How do ventures that have raised millions have gone on to fail in our market? Whether our readers agree or not, "process" may be the most important element rather than results. Unfortunately, for the better part, many investors along with the people that steer a start-up fail to grasp that concept. Most successful ventures, and by successful TSB means those that actually effected their strategy, reveal two important patterns. Useful change tends to be a multistep process that creates power and motivation to overwhelm all sources of inertia, and the process is never employed effectively unless it is driven by "high quality" leadership, not just a great management team.
Regardless whether costs are high, products are mediocre, or customers are exhibiting shifting requirements, progress and process may be paralyzed by egotistical leaders, bureaucracy, parochial politics (an all-time favorite), a low-level of trust (ever work for one of these people), lack of teamwork, a lack of focus. In our haste for the Holy Grail, many CEO's and their boards have derailed many a companies by their petty insecurities. Do companies like Vertebron, IST or Applied Spine bring back memories? And what does it say about the leadership and business acumen of many a CEO when one looks at the attrition rate within the industry. Some will obviously argue that market forces are things that companies and its management team cannot control, yet, TSB differs with that opinion. It is precisely for this reason that many of these companies have failed, a leader is like a great conductor of a symphony being able to guide his or her orchestra through the process which usually ends in a great result. By paying attention to the details, the whole is greater than the sum of its parts.
How many of you have worked for a company that has developed a decent product only to fail for its own inadequacies? Their inability to respond in a timely manner, their inability to address system short-comings? Could you think of a few? Today's business environment demands more large-scale change whether it be vis-a-vis a new strategy, restructuring, mergers or acquisitions, and new product development. Some of these decisions need to be made quicker in a less than economic environment requiring sacrifice. Unfortunately, many of these companies have failed to take a conciliatory approach, nor are we a very sacrificing society, but that's what awaits many of us including the companies, hospitals, surgeons, and sales reps.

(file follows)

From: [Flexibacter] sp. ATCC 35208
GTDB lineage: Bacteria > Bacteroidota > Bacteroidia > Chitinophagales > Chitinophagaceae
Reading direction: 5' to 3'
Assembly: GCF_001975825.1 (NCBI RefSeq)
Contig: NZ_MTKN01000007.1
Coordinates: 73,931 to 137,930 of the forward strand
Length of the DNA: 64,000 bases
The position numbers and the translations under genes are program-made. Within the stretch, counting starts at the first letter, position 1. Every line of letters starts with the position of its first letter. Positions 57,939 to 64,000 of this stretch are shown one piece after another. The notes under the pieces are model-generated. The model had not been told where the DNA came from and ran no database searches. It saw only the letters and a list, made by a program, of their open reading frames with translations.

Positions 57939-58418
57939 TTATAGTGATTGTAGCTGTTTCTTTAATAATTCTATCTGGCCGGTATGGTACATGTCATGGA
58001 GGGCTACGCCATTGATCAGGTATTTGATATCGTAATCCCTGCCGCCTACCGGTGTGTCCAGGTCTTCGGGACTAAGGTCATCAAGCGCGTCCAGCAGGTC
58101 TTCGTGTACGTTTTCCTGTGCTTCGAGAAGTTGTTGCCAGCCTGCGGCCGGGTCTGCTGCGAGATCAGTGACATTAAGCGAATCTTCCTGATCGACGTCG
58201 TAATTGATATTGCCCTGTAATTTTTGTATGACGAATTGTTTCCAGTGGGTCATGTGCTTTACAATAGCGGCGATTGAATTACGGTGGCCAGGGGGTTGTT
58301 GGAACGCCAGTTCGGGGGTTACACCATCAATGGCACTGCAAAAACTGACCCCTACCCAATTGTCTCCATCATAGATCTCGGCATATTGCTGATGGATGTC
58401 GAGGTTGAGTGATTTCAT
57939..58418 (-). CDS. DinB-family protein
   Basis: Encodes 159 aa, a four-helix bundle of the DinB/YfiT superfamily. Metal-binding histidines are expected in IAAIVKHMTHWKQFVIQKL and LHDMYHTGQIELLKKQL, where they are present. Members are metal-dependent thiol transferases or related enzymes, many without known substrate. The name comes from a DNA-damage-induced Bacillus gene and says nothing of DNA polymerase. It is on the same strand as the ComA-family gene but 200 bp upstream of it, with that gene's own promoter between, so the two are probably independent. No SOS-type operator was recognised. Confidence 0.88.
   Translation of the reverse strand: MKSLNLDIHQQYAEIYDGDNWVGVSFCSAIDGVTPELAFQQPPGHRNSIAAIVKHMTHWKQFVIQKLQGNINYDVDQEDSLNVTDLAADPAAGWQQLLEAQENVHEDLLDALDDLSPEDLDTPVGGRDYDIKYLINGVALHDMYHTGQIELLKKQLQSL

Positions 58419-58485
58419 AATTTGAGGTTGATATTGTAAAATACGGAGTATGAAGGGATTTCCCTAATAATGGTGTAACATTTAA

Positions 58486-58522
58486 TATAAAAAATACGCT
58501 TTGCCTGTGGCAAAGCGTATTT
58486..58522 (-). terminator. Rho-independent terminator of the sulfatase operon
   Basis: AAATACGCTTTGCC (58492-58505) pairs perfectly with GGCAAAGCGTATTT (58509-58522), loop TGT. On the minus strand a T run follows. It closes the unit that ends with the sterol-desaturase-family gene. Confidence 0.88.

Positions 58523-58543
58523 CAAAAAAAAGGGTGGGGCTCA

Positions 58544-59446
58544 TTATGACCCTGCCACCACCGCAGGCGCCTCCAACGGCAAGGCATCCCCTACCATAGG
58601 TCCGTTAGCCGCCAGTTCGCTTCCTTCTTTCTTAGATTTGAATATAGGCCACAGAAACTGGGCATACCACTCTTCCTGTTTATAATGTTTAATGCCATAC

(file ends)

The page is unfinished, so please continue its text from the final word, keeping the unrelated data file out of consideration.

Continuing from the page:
Reality has brought many companies back down to earth. The days of 40% commissions are over, the days of 20% growth will be far less, unless you are buying products from one of the many companies that have been started by former distributors and/or their physician colleagues. Realistically, TSB sees a trend in the field, whereas more and more of these small companies are surviving by utilizing every legal resource available to them. Namely POD's, for the obvious reasons. And if the big boys are predicting below average expectations, how do some of these smaller ventures continue to show growth, considering that we do play in a zero-sum marketplace? How many of these ventures were originally positioned to be flipped, only to hear their CEO's now claim that their objective all along was to grow a company and organization, while they move along at a snails pace? The people that run these companies will argue that their organizations can succeed with incremental change. A 2% improvement here, a 3% reduction somewhere else and you are growing. In the short-term that may be true, but how long will it take to get where some of these people claim they are going?
What we are witnessing today is change in the internal structure in many of these companies, surviving on fewer rules and employees. So in closing TSB wants to know what our bloggers think, have many of these companies failed because of their inability to be risk tolerant, transparent, too slow to make decisions, a failure to empower and trust their employees or as TSB likes to say, were the market conditions bigger than the both of us?